These accounts were sent to us by Diane (Alexander) Pietenpol of Suamico, WI She wrote, "The farm where the accident occurred was my grandfather's, Alvin Alexander. The article about the "airships" stopping in Baraboo mentions that the pilots first landed at the Henry Alexander field. Henery Alexander was my great grandfather and had acerage in the area of where St. Clare Hospital now stands. Alvin was one of his sons. Lois Biege, who helped guide the pilots to the correct landing place, was a grand-daughter of Henry Alexander."
Baraboo Daily News – October 11, 1920
Fatally Hurt by Propeller
Passenger Too Hasty In Getting Out of Aeroplane and is Struck
Injured is in Hospital
BLADE BREAKS AS IT STRIKES MAN ON HEAD
First Serious Accident These Planes Have Had While Taking Passengers
Earl E. Bowe was struck by an aeroplane propeller Sunday afternoon just before four o’clock as he was getting out of the cockpit to the ground after taking a ride. The young man was stuck on the head, knocked unconscious and fatally injured, by the propeller blade, which nearly scalped him. Part of the skull bone was severed and no hope is held for his recovery. He was taken to the Baraboo hospital soon after the accident where he has been in an unconscious state since.
Mr. Bowe went up in the plane driven by J.F. Hyde, one of the aeroplanes from Sheldon, Ill. Near the Willis Ryan farm, and have been making flying exhibits and also taking up passengers for short rides. Mr. Bowe was strapped in the seat and upon arriving on the ground at the end of the journey unstrapped himself to get out quickly. In spite of the pilot’s warning to wait he kept on going, and instead of stepping out over the side of the aircraft went out over the front. One of the mechanics on the ground waved his hand frantically for him to stop, just as he ran squarely into the propeller on the front of the aircraft which had not entirely stopped revolving. The metal portion of the propeller struck the man squarely on the head, and broke in two.
Mr. Bowe was formerly employed in the woolen mil but since it closed has been employed at the storehouse of the C&NW railroad. He is married. Mr. Bowe’s mother, Mrs. Eleanor Bowe also resides in this city.
O.B. Freeman, chief pilot of the aeroplanes that stopped in this city states that this is the first serious accident they have had of its kind with passengers. Thomas Hood of this city was up in the other plane at the time of the accident.
Wisconsin State Journal –October 11, 1920
Near death after Leap from Plane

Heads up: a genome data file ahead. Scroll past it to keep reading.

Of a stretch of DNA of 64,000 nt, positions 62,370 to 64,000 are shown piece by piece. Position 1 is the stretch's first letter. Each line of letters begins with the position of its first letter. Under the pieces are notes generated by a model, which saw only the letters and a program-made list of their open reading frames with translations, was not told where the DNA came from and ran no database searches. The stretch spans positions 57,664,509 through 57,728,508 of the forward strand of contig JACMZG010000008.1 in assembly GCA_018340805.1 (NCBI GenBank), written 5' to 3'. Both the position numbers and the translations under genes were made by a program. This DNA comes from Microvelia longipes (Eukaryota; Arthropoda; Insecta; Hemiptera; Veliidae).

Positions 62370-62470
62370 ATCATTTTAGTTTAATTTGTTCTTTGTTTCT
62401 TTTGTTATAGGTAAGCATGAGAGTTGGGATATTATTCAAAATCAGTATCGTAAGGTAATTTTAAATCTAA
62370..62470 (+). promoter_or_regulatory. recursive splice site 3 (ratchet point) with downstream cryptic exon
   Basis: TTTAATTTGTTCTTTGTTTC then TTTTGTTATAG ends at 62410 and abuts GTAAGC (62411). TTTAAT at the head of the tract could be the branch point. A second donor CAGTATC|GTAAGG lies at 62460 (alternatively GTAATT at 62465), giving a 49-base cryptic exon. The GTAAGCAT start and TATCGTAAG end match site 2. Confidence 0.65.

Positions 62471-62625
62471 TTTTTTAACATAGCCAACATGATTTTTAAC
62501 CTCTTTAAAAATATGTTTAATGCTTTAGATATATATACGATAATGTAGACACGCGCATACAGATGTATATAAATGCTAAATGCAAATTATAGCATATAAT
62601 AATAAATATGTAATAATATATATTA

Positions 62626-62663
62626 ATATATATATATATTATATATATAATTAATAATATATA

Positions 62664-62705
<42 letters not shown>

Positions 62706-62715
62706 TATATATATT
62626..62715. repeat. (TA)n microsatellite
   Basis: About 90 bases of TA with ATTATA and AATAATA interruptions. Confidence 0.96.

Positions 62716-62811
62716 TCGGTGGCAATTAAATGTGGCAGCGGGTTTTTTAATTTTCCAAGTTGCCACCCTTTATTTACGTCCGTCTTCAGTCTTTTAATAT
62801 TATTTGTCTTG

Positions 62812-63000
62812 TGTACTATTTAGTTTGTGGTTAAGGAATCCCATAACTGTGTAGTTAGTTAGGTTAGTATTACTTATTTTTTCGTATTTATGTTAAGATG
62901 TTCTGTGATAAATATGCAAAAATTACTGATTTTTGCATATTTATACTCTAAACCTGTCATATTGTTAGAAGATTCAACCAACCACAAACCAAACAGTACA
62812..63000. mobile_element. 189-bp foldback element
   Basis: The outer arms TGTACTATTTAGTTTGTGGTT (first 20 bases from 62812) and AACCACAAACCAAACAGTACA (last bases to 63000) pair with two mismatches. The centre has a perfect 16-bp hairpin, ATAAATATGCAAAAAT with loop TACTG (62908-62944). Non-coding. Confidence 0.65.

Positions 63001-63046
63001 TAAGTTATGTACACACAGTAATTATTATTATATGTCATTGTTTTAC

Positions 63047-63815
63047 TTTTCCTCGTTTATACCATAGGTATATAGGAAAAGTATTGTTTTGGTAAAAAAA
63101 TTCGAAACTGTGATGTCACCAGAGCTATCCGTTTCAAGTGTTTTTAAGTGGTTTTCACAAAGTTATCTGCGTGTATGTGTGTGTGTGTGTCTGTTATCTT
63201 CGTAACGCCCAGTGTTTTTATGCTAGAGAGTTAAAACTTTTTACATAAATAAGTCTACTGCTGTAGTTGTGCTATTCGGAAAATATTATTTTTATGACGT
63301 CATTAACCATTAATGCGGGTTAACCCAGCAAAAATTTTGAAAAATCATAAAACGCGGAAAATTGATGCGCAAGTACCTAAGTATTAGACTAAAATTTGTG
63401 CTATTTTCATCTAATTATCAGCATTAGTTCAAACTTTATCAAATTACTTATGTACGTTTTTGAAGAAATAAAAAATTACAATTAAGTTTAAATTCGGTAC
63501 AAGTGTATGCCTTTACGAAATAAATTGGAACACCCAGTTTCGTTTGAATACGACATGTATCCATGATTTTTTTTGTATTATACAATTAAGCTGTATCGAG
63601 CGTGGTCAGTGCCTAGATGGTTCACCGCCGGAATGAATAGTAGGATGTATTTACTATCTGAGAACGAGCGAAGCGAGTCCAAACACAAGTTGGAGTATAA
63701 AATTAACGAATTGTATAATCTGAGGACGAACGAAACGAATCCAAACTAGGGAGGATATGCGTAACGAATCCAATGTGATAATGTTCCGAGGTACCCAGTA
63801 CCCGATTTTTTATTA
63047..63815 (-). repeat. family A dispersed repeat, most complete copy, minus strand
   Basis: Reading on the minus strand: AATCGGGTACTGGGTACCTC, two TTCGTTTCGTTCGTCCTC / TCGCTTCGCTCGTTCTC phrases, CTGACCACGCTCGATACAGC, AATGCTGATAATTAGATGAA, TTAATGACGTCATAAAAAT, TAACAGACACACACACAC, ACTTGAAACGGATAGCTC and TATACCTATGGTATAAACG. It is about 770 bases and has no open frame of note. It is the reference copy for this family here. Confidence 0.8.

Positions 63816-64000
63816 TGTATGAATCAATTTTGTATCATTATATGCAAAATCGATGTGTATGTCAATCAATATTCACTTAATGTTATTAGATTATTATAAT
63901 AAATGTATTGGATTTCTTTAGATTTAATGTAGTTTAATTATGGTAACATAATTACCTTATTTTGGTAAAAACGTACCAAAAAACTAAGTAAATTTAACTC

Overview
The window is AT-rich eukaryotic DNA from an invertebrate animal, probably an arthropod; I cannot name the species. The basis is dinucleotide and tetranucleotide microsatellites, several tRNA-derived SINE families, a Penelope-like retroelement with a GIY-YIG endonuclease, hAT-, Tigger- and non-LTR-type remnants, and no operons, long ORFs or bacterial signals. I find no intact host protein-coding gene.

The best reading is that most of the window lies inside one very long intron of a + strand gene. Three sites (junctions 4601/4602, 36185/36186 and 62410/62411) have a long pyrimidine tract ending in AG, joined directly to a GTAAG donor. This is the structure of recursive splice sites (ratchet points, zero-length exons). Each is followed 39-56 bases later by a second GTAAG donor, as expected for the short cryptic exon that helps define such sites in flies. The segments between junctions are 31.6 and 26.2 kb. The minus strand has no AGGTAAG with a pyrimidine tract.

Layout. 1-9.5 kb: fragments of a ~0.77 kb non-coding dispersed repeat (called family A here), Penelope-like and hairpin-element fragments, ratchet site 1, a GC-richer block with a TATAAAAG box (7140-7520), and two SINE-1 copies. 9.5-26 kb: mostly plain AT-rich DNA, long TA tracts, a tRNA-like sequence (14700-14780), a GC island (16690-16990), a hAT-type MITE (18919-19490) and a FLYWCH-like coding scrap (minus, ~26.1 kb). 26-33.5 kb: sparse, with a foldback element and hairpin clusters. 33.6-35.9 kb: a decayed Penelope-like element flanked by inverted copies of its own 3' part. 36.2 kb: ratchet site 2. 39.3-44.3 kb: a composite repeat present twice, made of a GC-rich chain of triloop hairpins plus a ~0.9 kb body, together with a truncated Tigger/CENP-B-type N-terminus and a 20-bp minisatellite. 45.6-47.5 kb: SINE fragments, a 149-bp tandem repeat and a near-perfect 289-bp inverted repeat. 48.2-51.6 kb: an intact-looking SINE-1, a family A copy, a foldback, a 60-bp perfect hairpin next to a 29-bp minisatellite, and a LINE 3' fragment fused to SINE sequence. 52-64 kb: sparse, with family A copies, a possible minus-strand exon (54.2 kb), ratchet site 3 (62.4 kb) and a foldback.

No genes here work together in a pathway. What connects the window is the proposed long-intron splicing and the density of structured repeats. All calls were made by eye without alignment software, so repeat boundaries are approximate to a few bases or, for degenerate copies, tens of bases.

Earl Bowe, Passenger, Overanxious to Reach Ground,
Struck in head by Propeller
Baraboo—Fright and over anxiety to quit the airplane in which he had ridden as a passenger probably has cost the life of Earl Bowe, aged 30, of this city. Bowe lies at the point of death at the Baraboo hospital, with the upper portion of his skull shorn away.
Unwilling to wait for the stopping of the plane, which was one of two sent by the Sheldon company of Chicago yesterday to stage passenger flights at the Alvin Alexander farm, near Baraboo, Bowe unstrapped himself and leaped just after the machine landed. He was struck in the head by a propeller blade.
Bowe was an employee of the Island Woolen Mills. He is married and the father of three small children.
Appleton Post Crescent – October 12, 1920
Pays with Life for Jumping Out of Plane
Baraboo, Wis—Earl Bowe, the top of whose head was shorn away by an airplane propeller Sunday, died last night at the Baraboo Hospital.
J.S. Hyde, of Sheldon, Ill., pilot of the passenger plane in which Bowe rode, tried to restrain Bowe as the plane landed at the Alvin Alexander farm [location of St. Claire Hospital today] but the frightened man unstrapped himself and crawled out of the machine while it was still in motion.
Wisconsin State Journal – October 12, 1920
Airplane Victim Dies in Baraboo
Earl Bowe, Struck in Head by Propeller, Succumbs to Injury
Baraboo—Earl Bowe, the top of whose head was shorn away by an airplane propeller Sunday, died last night at the Baraboo Hospital.
J.H. Hyde of Sheldon, Ill. Pilot of the passenger plane in which Bowe rode, tried to restrain Bowe as the plane landed at the Alvin Alexander farm, but the frightened man unstrapped himself and crawled out of the machine while it was still in motion.
Bowe was about 30 years old. He is survived by his mother, his widow and three small children. He will be buried in Baraboo.
Skull Fracture Causes Death
Earl E. Bowe, died Monday evening shortly after six o’clock at the Baraboo hospital as the result of a fractured skull, when struck by a blade of an aeroplane propeller. Deceased did not regain consciousness after the accident which occurred Sunday afternoon about four o’clock as he was getting out of the plane after taking a ride.
He is survived by his wife and mother, Mrs. Eleanor Bowe.
No Inquest held on Plane Mishap
District attorney H.R. Bohn after an investigation of the death of Earl E. Bowe decided the mishap was purely accidental and exonerated the aviators from all blame. The district attorney did not hold an inquest over the case. Mr. Bowe’s death resulted from a blow on the head Sunday from the propeller of one of the aeroplanes that have been giving exhibitions in Baraboo.